Lauren Jackson and Carrie Graf: two legends discuss #WNBL20
Lauren Jackson and Carrie Graf are two of the greatest winners in WNBL history. Talking to this site at the launch of the league’s historic 40th season, they reflected on the past, present and vibrant future of the competition.
Jackson’s first memory of the league is a quirky one; she saw Trish Fallon on a current affairs show training to throw down a slam dunk. “I’ll never forget this,” Jackson recalls. “I was just a young girl, but I remember at the time West Coast Wine Coolers was a sponsor of the WNBL and they had put $10,000 on the table for the first woman to dunk it.”
Jackson was only 12 or 13 when she saw this forgotten chapter of league history and became intrigued by the world of professional basketball. Remarkably, she and Fallon would share the league’s MVP award just a few years later.
Today, she retains that initial excitement towards the sport, the fire that fuelled a storied career, including five championships with the University of Canberra Capitals and a stunning triumph with the youthful AIS squad.
Looking ahead to WNBL20, she is excited to see Perth Lynx import Imani McGee-Stafford in action. “She’s going to be very exciting and a big player in this league. She would have been able to mix it with Lizzie (Cambage).
“Then there’s the Opals – Abby Bishop is back in our league. There’s a lot of great people that are out here and hopefully that will take us to great places.”
For her long-time coach, six-time WNBL champion Carrie Graf, silky Canadian Kia Nurse is a firm favourite. Graf says the returning Capitals standout reminds her of Alana Beard, the WNBA all-star she coached as part of the 05/06 Capitals side. “They’re pure athletic talents,” she enthuses. “They can break peoples’ ankles with their ability to change direction on a five-cent piece.”
On Opals and imports
Graf believes imports have added an extra element of flair to the league over the years. “I think their passion for the game is exciting to watch,” she says.
“Sometimes, the Aussie players tend to hold back in showing that, but the US imports tend to be more overt when they make a big play and I think that’s entertaining. But I look back at some Aussie athletes who did bring that; Tully Bevilaqua was a classic. When she came home from playing in the WNBA, she thought: ‘You know what? It’s fun to celebrate the big plays and get the crowd engaged’.”
Graf is also heartened to see many of the Opals squad members playing domestically. “They’re legit world stars…they set the standard for how Australians play: gritty defence, intelligent, hard-working and with a fair amount of flash.”
Coach Carrie on WNBL’s 40th season
The master coach, cutting a dapper figure in a blazer and a black broad-brimmed hat, sees the upcoming competition as even and difficult to predict. She does, however, particularly like the chances of her old team, the University of Canberra Capitals, and the battle-tested roster assembled by new franchise Southside Flyers.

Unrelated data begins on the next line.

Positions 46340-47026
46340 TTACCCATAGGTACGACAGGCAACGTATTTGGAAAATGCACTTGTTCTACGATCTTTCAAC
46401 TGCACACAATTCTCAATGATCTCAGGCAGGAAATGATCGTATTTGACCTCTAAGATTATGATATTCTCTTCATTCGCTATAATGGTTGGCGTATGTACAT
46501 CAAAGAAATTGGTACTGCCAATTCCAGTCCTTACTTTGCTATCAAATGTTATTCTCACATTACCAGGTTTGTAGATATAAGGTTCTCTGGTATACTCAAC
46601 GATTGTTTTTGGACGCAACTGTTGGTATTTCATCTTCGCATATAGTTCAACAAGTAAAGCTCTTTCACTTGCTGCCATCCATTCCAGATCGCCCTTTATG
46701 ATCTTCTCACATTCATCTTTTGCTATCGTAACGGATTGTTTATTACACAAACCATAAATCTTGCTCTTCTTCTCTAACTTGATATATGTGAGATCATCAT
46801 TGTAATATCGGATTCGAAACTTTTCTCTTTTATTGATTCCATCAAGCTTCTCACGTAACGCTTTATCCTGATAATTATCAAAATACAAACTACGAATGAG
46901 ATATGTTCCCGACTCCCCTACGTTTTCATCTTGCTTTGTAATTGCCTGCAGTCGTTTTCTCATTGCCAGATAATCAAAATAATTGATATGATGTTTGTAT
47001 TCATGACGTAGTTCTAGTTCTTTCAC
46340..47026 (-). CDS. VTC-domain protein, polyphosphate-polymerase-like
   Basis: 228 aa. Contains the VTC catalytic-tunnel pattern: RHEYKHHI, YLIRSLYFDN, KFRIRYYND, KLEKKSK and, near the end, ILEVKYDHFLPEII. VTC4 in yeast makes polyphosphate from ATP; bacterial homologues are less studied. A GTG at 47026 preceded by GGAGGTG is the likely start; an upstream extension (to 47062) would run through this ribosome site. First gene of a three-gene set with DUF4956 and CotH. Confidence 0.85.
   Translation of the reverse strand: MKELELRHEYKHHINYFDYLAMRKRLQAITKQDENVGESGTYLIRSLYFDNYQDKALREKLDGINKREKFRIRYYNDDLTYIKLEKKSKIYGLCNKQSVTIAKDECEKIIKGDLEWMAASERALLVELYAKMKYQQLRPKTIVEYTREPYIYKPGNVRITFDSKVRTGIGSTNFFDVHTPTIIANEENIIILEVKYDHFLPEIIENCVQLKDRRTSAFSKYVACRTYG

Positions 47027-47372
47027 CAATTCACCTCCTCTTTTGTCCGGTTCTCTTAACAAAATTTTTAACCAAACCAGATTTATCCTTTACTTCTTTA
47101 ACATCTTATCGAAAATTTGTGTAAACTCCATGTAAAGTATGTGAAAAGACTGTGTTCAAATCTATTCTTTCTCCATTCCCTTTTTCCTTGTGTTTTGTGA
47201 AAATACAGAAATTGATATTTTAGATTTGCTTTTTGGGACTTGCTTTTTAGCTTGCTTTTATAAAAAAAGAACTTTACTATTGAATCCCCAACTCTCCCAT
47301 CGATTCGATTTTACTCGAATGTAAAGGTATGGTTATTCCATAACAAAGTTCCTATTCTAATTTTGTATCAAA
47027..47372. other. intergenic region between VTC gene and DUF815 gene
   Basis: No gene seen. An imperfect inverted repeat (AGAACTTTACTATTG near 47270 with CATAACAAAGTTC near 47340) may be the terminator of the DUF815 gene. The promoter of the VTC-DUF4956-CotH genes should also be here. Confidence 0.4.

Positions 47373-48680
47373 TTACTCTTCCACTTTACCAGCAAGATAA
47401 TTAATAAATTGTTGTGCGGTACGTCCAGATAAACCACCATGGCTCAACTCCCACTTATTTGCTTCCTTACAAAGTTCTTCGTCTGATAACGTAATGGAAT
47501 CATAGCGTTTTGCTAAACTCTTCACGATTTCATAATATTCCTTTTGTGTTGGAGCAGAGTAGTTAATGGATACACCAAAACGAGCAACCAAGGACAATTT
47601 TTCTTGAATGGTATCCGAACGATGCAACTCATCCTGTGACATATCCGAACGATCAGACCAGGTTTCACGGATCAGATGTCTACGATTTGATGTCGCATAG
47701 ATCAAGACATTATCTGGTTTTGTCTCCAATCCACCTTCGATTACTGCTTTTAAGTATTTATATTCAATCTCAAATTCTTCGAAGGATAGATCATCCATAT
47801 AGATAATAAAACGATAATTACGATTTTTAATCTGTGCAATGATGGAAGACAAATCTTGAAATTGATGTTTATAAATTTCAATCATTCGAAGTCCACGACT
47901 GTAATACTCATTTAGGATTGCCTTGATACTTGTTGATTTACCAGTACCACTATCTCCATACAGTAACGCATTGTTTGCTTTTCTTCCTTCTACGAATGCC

She believes the game’s analytics-fuelled evolution towards ‘pace and space’ basketball will continue, with teams looking to run and seeking out either lay-ups or three-pointers. “The mid-range game has been lacking in basketball in general,” she notes.
“But trends in the sport can shift and if a team is a successful with a strong mid-range game, that will shift a whole league.”
Whatever the stylistic differences from her coaching era may be, Graf sees the current crop of players as historically good.
“The depth of talent across the league is probably the best it’s been in the past decade,” she says.
A new role for the GOAT Jackson
Jackson emphatically says she is loving her new role as Head of Women’s Basketball. She is proud to have all games livestreamed this year and believes that the ongoing relationship with Fox Sports as well as an injection of new staff, including a newly appointed Chief Marketing Officer, will help achieve the visibility she sees as the lifeblood of the league.
“There’s definitely challenges, no doubt. Business is so different to being an athlete; dealing with people on that level is very different. But I love being part of the league again and working towards something that I’m so passionate about.”
Both Graf and Jackson are in favour of an expanded competition at some point. Graf says a Brisbane team makes sense, but also nominates Newcastle as a “really intriguing” location for a new franchise.
Jackson notes there were discussions about a ninth team last year and is hopeful the WNBL can scale up. “We’ve just got to make sure that we’re a sustainable league and teams that come in are also sustainable so they can keep moving forward with the league.”
“We’re in a really good place,” Jackson concludes. “We may not be as visible as AFLW or whatever, but we are working towards getting there.
“I think we’re on the cusp of something really exciting. We’re getting all the pieces together and then we’re just going to keep growing.”
Header image credit: &DC from Coulsdon, Gtr London